Mosman Insider: How hero Qantas pilot saved 469 lives when an engine exploded mid-air.
IN 2010, QANTAS CAPTAIN RICHARD de CRESPIGNY WAS FOUR MINUTES INTO A ROUTINE FLIGHT FROM SINGAPORE - AND ABOUT TO TURN THE SEATBELT SIGN OFF - WHEN HE HEARD AN ENORMOUS “BOOM” COME FROM THE A380 SUPER JUMBO. WHAT FOLLOWED WAS A LIFE OR DEATH EMERGENCY, WITH THE VETERAN PILOT SAVING THE LIVES OF 469 TERRIFIED PASSENGERS ON BOARD QF32.
By PETA GARRETT
Images by GRAHAM MONRO from gmphotographics
‘The ultimate test of resilience’ is how Richard de Crespigny describes the event that made him an aviation hero.
On Thursday 4 November 2010, the Qantas captain saved the lives of 469 passengers on QF32, when the A380 he was flying suffered a catastrophic explosion in its Number 2 engine, shortly after take-off from Changi Airport.
What began as a textbook flight for the pilot and his crew, became an extraordinary challenge to land the disabled aircraft and save lives.
“We climbed up through 7400 feet and at 10:01am I was about to turn off the seat belt sign when we heard a relatively small boom, followed one second later by a huge BOOM which was like nothing I’ve ever heard before,” de Crespigny writes in his latest book, Fly!
“What ensued was anything but easy.
“I found myself facing the ultimate test of my resilience: a situation that had the potential to become one of the world’s worst aviation disasters.”
Putting pen to paper for the second time, de Crespigny reveals to Mosman Collective the skills he utilised during the QF32 emergency, that he says anyone can apply in a crisis.
“They are skills and techniques that can be learned and applied by anyone who wants to flourish in this rapidly changing, often turbulent world,” says de Crespigny.
In the book, he offers insight into the workings of the human mind, exploring the process of decision making, risk taking, teamwork, leadership, knowledge and post-traumatic stress.
For this hero, it’s about building elements of resilience in order to gain the confidence to tackle life’s challenges - and come out the other side.
It was a childhood spent taking risks on motorbikes with his three brothers on the family property near Flowerdale in Victoria that started de Crespigny on his road to resilience.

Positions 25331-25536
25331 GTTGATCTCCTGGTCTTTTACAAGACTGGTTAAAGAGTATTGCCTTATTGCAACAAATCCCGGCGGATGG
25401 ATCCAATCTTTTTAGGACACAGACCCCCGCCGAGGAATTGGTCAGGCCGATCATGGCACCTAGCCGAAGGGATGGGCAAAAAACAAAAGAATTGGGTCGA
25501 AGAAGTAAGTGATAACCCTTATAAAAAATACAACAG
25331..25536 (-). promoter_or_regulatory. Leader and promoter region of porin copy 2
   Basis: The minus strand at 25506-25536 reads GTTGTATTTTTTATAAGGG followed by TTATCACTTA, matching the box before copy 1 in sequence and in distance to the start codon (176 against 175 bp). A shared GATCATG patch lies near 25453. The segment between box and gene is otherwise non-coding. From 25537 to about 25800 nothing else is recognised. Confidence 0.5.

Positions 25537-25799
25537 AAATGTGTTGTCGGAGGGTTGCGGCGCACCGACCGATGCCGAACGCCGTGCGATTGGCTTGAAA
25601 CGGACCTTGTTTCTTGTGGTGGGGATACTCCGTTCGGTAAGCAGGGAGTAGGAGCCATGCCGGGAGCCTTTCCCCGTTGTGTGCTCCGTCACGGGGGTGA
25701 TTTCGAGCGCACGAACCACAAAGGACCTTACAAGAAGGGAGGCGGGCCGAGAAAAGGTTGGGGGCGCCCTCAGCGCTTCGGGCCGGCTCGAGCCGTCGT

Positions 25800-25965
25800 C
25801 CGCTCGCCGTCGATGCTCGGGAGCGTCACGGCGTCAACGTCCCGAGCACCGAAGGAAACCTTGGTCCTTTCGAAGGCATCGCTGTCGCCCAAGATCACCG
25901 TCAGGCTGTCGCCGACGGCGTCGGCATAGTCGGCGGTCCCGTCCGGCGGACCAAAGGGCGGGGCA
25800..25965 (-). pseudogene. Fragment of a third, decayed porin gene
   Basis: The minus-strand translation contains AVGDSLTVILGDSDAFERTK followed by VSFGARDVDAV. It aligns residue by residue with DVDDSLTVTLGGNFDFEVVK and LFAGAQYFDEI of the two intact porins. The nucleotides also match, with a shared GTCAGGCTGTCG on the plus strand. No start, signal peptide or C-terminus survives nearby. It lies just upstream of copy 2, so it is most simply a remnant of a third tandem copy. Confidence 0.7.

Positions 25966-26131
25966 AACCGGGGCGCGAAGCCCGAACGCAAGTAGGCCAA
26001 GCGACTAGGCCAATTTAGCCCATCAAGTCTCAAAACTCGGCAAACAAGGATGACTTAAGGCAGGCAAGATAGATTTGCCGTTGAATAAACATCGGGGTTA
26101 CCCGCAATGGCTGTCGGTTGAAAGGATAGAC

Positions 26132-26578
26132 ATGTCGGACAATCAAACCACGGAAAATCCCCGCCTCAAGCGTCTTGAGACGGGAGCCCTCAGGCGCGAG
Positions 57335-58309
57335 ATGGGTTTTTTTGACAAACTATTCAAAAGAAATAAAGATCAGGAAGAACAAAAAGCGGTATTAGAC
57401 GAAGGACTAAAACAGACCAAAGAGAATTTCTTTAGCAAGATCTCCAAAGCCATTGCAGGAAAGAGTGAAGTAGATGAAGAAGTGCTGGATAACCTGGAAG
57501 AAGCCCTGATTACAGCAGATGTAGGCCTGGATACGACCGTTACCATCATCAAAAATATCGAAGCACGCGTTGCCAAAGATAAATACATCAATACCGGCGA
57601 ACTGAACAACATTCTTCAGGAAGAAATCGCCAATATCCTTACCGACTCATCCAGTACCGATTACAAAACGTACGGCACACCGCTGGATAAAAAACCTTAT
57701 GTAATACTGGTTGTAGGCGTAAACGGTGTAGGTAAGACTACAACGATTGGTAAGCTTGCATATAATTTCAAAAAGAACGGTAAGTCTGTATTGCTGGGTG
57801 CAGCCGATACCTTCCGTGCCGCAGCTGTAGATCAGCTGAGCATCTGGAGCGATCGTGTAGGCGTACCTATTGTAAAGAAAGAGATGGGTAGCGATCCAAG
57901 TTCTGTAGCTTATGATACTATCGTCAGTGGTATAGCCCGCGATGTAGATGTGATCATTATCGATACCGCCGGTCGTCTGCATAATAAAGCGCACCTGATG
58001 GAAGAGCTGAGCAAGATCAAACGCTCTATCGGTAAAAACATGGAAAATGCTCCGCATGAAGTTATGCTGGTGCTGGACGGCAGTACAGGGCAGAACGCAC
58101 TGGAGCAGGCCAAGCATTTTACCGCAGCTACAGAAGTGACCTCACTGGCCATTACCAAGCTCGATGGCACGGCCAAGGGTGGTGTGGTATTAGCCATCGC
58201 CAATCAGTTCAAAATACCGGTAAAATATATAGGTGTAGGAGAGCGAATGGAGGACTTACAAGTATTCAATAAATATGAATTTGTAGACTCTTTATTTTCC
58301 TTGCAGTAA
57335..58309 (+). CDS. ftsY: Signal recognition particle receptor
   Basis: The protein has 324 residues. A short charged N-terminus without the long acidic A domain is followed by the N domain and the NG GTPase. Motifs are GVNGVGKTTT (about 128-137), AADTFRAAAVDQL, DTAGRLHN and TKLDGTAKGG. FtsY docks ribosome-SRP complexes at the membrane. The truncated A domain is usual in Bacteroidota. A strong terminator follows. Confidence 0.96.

“We would go away in the morning and come back at night,” he says.
“Sometimes we’d end up in hospital because there’d been an accident. We were responsible to look after the bikes, so they got us home at night.
“That was a defining time in my life that gave me great confidence.”
Watching his mother battle illness and then die from kidney failure at the age of just 43 in 1974, was also a defining moment for the then 17-year-old.
At the time, de Crespigny vowed to make his mum proud and pursue his dream of being accepted into the Royal Australian Air Force (RAAF) Academy.
Following in the flying footsteps of his father and uncles, de Crespigny had caught the flying bug a few years earlier, after a tour of the RAAF Academy at Point Cook Air Force Base.
“To me, planes were like motorbikes of the sky - but with three more dimensions,” he tells Mosman Collective.
“They were faster, lighter and had unlimited growth potential.
“Everything about the Air Force was everything I wanted to do in life.”
It was through sheer determination and hard work that de Crespigny graduated in the top five per cent in the State and was accepted to the RAAF. After 11 years, he joined Qantas.
Now, with more than 20,000 flight hours under his belt, de Crespigny says he still loves nothing more than flying, thanks to an enduring passion for aviation, and everything that comes with the pressure of flying international aircraft.
“I also really love people - and it’s great to tour the cabin and talk to our passengers. I really enjoy having conversations with them,” de Crespigny says.
“The fascinating thing is that everyone on an aeroplane has a story.”
Richard de Crespigny will give an author talk at Mosman Library on September 24.